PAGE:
Story: Anthropology and archaeology

Sketches of a Māori kite and healing stone

About 1840 missionary Richard Taylor drew these sketches of a Māori kite and of a stone said to have the power to relieve the pain of rheumatism. Some missionaries who lived among Māori and learned their language produced important accounts of Māori life, customs and traditions. The type of kite that Taylor refers to as 'kahu mauri' is also known as manu kāhu. The healing stone and its two companion stones also had a function in recording the longest day of the year.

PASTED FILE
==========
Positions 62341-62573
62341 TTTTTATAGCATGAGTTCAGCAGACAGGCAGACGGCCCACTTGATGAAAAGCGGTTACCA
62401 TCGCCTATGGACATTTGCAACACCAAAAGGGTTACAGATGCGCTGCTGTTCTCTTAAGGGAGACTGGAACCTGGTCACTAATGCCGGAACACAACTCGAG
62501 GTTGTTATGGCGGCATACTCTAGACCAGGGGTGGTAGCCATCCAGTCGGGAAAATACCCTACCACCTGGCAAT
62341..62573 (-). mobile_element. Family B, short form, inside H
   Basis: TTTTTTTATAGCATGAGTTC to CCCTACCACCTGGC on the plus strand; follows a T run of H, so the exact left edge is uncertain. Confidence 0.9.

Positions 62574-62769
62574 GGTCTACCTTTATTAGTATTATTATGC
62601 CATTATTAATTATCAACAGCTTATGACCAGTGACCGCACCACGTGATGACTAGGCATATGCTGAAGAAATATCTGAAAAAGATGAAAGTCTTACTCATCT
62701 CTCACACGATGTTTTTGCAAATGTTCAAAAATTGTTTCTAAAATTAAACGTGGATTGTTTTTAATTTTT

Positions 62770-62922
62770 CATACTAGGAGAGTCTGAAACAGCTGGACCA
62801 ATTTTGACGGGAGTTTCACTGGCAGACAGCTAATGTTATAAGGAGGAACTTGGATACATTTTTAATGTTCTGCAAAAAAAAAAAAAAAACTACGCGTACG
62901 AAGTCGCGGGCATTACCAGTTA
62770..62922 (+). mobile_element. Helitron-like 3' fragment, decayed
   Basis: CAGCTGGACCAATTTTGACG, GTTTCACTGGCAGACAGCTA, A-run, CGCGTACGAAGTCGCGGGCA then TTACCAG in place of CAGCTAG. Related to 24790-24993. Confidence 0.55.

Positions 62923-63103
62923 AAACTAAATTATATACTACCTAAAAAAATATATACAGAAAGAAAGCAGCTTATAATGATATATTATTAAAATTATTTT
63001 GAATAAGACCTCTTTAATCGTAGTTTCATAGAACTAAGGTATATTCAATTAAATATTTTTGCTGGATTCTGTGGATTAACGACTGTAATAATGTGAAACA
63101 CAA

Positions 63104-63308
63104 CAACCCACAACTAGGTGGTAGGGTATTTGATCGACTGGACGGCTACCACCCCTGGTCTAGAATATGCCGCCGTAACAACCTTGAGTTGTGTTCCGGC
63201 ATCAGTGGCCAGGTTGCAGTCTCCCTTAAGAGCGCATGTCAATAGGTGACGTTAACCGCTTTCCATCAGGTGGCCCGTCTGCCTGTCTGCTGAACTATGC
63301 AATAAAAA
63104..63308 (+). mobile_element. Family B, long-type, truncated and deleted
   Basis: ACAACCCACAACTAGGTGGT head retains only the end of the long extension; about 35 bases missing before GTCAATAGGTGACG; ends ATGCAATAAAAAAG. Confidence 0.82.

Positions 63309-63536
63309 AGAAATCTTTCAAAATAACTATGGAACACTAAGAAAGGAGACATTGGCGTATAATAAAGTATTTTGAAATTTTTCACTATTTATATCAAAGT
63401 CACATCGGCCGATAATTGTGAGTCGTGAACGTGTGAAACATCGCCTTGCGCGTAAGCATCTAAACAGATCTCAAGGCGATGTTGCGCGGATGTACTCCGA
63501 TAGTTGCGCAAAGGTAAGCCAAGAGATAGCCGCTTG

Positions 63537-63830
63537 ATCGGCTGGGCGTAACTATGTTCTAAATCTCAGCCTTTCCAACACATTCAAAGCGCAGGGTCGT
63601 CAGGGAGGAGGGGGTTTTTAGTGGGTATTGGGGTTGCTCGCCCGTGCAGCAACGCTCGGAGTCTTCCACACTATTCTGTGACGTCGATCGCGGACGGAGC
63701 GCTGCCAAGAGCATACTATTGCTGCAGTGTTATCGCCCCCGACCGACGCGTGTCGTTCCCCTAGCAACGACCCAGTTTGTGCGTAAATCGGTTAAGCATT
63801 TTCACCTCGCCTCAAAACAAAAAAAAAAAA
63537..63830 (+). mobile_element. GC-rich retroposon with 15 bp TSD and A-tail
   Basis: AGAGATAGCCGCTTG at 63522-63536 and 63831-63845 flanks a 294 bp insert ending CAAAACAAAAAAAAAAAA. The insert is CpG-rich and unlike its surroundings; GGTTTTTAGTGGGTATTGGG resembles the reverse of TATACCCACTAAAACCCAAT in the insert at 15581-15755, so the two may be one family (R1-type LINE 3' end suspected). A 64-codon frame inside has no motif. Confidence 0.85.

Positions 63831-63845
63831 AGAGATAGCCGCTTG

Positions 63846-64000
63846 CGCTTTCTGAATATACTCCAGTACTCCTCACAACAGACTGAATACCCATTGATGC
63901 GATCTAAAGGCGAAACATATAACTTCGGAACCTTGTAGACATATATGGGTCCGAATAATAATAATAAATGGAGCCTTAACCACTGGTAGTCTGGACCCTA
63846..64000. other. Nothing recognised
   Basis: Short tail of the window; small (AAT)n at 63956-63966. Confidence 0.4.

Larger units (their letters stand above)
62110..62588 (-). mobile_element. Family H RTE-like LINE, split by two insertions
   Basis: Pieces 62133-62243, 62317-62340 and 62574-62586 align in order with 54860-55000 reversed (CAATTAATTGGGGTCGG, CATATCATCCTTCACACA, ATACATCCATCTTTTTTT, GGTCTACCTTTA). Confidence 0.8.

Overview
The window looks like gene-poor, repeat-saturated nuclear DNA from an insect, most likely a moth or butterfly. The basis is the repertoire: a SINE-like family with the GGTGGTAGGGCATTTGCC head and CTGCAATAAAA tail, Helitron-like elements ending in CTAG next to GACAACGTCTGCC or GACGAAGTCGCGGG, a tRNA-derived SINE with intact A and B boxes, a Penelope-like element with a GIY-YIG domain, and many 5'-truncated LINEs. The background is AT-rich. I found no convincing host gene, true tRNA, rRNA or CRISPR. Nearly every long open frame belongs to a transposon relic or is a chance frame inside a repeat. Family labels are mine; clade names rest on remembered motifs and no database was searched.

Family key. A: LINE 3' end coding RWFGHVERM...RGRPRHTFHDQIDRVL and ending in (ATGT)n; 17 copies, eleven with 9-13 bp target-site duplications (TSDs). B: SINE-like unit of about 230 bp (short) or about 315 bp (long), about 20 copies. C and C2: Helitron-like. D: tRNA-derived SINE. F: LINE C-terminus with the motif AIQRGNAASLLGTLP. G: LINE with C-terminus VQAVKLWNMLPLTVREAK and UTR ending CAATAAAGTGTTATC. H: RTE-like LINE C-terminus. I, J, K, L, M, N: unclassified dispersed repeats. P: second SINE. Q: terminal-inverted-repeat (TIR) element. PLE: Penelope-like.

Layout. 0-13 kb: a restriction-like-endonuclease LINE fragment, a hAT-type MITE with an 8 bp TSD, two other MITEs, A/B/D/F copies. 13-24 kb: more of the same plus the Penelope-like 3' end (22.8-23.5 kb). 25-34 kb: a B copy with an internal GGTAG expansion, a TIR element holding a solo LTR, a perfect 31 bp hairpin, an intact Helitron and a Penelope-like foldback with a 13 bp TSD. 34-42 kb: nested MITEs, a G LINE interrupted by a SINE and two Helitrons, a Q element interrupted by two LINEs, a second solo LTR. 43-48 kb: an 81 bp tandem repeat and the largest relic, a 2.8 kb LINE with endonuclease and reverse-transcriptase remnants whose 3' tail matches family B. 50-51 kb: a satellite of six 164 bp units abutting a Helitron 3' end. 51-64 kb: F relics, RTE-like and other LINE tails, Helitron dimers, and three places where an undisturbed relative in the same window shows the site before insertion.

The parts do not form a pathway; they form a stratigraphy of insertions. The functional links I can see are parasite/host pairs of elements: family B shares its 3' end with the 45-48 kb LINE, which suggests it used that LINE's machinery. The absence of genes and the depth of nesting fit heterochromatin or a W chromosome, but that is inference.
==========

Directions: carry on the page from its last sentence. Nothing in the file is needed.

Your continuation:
Using this item

Whanganui Regional Museum
Reference: 2000.4.17
Ink drawing by Richard Taylor

Permission of the Whanganui Regional Museum must be obtained before any re-use of this image.

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How to cite this page:

Peter Clayworth, 'Anthropology and archaeology - Explorers and missionaries, 1769 to 1840', Te Ara - the Encyclopedia of New Zealand, (accessed 22 February 2024)

Story by Peter Clayworth, published 22 Oct 2014